Once we were done visiting the Chandi Devi Temple, we were off to Delhi before catching our flight back to Chennai… But we did have a few hours in Delhi which we decided to put to good use. A friend had shared the update that the Mughal Gardens was open from 12th Feb to mid March [as it is every year] and that is where we headed. I had read about these gardens and knew it was going to be an interesting experience.. We had breakfast and made our way to the Garden side gate. There were tents where you go leave all your belongings, you are allowed to carry your phone and wallet inside. It is advisable to carry a Photo ID [incase they ask] and then go stand in a queue, pass through a security check before entering the grounds.
From there it is a long walk to the gardens. First came the Herbal Gardens with Tulasi and other such plants [33 medicinal and aromatic plants], then came the Bonsai Garden[250 plants] , the Cactus garden [80 varieties of cacti] following which we walked along a path that had Musical Garden [12 musical fountains swaying to the notes]. The place is huge, a security guard I chatted with mentioned it was nearly 15-18 acres and there were over 70 varieties of flowers. The gardens were closed on Mondays for maintenance and open from 9am to 4pm on other days.
As we walked up the steps around the corner we spotted Tulips in different colours [brought down from Holland], Roses, and flowers I had never seen before. there was also a plant with a lower called ‘Lady’s Purse’, [it is said to resemble a woman’s handbag]…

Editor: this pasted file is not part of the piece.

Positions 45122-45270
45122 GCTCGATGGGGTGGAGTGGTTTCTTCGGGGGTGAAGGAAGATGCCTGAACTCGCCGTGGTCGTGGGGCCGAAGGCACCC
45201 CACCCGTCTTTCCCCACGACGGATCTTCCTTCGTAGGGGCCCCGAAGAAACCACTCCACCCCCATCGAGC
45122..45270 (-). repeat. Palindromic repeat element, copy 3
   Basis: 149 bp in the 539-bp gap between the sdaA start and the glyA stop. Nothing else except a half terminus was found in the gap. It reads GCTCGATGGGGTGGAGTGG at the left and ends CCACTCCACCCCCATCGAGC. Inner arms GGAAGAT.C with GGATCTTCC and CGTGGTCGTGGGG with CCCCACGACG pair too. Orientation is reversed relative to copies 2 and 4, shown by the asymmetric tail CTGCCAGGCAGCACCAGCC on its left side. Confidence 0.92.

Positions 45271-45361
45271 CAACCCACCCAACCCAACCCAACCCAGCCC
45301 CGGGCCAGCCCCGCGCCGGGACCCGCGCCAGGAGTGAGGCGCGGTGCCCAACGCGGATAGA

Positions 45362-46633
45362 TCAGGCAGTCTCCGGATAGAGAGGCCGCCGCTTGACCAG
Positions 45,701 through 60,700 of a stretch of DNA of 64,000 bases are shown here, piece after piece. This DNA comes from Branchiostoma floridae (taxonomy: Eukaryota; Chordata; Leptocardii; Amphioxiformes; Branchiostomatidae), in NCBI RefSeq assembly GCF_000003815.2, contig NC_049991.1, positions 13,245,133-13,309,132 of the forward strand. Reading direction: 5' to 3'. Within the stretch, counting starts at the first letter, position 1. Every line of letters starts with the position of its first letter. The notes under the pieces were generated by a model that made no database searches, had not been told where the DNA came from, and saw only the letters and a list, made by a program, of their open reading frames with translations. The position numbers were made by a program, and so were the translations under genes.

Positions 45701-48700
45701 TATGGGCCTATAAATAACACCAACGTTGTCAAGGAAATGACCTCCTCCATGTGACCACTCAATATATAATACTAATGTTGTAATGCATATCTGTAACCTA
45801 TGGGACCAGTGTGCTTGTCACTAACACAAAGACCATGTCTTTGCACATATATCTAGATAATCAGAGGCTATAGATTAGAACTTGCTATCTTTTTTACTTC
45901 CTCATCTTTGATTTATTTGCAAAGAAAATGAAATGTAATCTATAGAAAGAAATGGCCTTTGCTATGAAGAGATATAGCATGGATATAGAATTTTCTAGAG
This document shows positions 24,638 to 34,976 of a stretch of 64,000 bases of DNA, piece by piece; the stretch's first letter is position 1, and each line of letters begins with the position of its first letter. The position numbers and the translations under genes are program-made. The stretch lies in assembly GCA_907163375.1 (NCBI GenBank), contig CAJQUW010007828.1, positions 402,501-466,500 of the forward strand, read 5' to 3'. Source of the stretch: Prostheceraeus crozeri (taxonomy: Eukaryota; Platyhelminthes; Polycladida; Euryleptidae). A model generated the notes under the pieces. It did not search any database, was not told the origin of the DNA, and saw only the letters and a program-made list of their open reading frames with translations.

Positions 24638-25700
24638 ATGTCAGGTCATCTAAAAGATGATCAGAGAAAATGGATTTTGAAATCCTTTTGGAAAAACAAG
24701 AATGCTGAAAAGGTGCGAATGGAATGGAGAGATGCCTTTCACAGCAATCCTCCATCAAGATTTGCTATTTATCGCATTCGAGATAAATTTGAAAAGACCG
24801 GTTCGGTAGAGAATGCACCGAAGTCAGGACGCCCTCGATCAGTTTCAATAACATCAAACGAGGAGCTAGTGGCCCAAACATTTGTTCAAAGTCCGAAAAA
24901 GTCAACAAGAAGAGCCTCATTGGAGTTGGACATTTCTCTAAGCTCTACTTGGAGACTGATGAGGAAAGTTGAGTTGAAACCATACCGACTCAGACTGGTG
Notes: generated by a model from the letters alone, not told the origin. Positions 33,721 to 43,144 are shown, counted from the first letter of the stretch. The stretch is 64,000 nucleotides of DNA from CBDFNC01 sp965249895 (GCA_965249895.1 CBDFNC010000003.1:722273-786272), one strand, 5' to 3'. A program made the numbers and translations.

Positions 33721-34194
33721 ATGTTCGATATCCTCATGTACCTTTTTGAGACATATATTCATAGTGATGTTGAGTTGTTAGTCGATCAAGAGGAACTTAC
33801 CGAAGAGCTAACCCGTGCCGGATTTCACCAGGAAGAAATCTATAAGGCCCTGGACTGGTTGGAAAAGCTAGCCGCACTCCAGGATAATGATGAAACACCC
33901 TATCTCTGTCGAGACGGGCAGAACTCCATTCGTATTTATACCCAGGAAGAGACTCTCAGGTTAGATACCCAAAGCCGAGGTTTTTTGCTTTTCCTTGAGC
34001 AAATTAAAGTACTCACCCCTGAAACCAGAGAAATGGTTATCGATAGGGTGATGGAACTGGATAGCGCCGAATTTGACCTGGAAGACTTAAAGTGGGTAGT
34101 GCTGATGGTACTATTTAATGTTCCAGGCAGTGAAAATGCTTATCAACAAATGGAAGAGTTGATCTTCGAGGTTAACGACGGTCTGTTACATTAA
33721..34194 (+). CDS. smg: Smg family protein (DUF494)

The founder of the Mughal empire, Babur, described his favourite type of garden as a charbagh. They use the term bāgh, baug, bageecha or bagicha for garden. This word developed a new meaning in India, as Babur explains; India lacked the fast-flowing streams required for the Central Asian charbagh. The Agra garden, now known as the Ram Bagh, is thought to have been the first charbagh. India, Bangladesh and Pakistan have a number of Mughal gardens which differ from their Central Asian predecessors with respect to “the highly disciplined geometry”. [source: Wikipedia]
We spent nearly 2hours here, spending time reading the name tags, enjoying the beautifully manicured lawns and landscapes. But the one thing that irked me to no end was the local crowd behaving in an unruly manner. They would sprawl on the lawn or hold a flower and click pictures ignoring signs that said one was not to step on the grass or touch the flowers. The security guard mentioned it was quite a hassle dealing with the crowds. I intact suggested they put a note banning cell phones as well[ people would then stop doing these antics. Agreed crowd numbers might come down, but only the serious interested ones will come over to see the gardens] There were quite a few birds across the gardens, I also spotted butterflies amidst the plants. Scattered through the grounds were quite a few water fountains and sculptures as well.
As we walked out of the place, we walked along a path that had water cans on one side, just what we needed after the long walk. Here too, we spotted quite a few drink water in the paper cup and throw them all over. Quite irritating! I don’t mean to preach, but an extra second is all it takes to throw it in the bins provided… Oh well, people will hopefully learn soon.
We let the gardens feeling overwhelmed at all that we saw.. The Rashtrapathi Bhavan in all its glory and the beautifully manicured gardens were quite a sight.. And with that our time in Delhi was coming to an end.. we had just about enough time to pack up and head to the airport. Ah, what a trip this has been…